Now, we continue adding to the map. We can create more primary and secondary branches where we see fit, combine and iterate on ideas, and ignore branches that aren’t fruitful. The goal is to pursue different routes of thinking and move from vague concepts to tangible solutions.
After completing an activity like mind mapping, we need to decide which ideas to use, and which to set aside for the time being. In a later exercise, we’ll talk about why we shouldn’t throw any ideas away! Four Categories is a method developed by the Interaction Design Foundation for deciding which ideas to move forward with after a brainstorm.
We start with four predetermined categories:
- Most rational: solutions that we can efficiently and effectively develop with the given time and resources
- Most delightful: solutions that users may find most appealing and exciting
- Darling: solutions that we feel passionate about
- Long Shot: solutions that do not seem feasible. These ideas might be expensive, complex, or seemingly impossible to pull off. We might feel less confident about how users will react to these solutions.
With these categories in mind, we can sort our ideas. If some ideas don’t naturally fit into a category, that’s ok! Certain ideas might fit into multiple categories. Alternatively, we may add a category if that helps us organize the ideas we’re working with. If we’re collaborating with a team, there may be disagreements about which ideas belong in each category. This can lead to important discussions about why team members feel that certain ideas are more viable than others.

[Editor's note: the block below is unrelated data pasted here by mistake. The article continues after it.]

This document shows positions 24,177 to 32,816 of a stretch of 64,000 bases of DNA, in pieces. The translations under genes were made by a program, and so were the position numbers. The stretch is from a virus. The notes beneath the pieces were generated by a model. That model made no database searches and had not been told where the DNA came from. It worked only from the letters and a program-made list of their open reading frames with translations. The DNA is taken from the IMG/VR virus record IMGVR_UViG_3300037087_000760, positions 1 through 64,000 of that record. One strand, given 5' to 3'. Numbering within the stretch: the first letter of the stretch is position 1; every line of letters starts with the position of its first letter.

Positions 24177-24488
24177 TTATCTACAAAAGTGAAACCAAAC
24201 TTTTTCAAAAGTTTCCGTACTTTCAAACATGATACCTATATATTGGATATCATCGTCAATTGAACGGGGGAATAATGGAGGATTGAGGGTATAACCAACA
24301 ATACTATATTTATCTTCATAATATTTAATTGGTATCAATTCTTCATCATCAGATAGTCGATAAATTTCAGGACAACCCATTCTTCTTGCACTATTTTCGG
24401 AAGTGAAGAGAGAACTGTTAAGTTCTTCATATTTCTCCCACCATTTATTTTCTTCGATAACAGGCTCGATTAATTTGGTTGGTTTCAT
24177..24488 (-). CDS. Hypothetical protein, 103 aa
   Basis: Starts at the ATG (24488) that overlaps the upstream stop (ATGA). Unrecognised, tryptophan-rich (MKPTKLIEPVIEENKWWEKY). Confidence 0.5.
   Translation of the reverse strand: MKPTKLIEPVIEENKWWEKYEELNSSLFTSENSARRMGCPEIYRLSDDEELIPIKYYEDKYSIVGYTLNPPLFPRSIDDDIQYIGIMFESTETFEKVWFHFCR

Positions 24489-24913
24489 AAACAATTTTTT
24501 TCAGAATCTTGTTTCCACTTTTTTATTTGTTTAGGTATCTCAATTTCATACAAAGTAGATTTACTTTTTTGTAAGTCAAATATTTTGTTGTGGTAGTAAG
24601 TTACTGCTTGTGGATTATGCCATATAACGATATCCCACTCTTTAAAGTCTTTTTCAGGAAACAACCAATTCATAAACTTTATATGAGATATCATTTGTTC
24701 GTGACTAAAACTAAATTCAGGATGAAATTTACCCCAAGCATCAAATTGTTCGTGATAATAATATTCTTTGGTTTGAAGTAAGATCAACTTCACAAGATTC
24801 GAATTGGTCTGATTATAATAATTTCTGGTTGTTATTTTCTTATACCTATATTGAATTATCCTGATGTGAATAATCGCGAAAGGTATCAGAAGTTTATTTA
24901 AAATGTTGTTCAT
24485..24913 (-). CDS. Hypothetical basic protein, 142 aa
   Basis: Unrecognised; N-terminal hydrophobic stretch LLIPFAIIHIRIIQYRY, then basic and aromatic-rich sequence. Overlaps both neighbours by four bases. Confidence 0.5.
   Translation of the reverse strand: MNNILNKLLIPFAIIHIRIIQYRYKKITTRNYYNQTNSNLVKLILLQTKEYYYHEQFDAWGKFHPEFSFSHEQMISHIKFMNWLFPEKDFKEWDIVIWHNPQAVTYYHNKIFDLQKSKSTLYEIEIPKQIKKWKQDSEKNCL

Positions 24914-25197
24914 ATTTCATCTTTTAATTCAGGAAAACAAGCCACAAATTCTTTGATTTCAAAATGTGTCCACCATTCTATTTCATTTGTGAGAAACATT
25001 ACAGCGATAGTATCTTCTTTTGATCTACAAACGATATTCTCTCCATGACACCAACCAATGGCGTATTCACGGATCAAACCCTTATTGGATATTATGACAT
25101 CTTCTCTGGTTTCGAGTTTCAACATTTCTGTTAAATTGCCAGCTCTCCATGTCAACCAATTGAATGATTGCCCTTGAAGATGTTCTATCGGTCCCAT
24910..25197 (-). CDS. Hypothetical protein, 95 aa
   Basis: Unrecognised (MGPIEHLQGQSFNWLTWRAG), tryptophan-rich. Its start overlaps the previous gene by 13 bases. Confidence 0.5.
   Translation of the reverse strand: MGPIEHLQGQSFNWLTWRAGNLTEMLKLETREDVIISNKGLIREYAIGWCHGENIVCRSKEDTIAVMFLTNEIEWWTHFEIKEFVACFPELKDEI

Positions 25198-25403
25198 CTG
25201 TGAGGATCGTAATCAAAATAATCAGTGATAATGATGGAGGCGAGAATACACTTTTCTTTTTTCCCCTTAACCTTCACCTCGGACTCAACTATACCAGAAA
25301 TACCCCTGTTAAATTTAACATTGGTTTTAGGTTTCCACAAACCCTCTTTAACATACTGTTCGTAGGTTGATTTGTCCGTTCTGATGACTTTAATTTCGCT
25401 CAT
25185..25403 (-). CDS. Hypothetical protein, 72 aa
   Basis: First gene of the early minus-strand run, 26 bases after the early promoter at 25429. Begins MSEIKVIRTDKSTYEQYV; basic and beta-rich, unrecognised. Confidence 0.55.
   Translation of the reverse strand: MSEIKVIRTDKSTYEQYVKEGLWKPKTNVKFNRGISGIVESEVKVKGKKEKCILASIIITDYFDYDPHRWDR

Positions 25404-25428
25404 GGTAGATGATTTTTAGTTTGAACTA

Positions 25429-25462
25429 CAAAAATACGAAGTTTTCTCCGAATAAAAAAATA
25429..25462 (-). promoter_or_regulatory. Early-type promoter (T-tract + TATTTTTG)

Once we’ve sorted the ideas, we select one or two ideas per category to explore further. The purpose of the Four Categories method is to identify potential solutions that meet diverse criteria. By selecting ideas that can be described as either practical, delightful, darling, or long shots, we broaden our chances of pursuing something that sticks.
Setup: Follow the instructions in the website to the right to embed the Miro board.
Task: Create a mind map to brainstorm several ideas that could solve the problem statement you wrote for the Define exercise. Then, use the Four Categories method to sort the ideas.
Miro frames: Mind Map, Four Categories
- Locate the Mind Map frame on the Miro board.
- In the center of the mind map, write a question that is related to your problem statement. Start with “How might we…?”
- From the central question, add primary branches. On these branches, record broad solutions that address the question. These descriptions can be pretty vague!
- From each primary branch, add secondary branches. Here, record more specific ways that you might execute the solutions defined in the primary branches.
- Continue adding primary and secondary branches to the mind map until you have filled the frame.
- Review the ideas you added to the secondary branches. Sort these ideas into Four Categories: Most practical, Most delightful, Darling, and Longshot.
- Highlight 1-2 ideas from each category that you feel are most promising.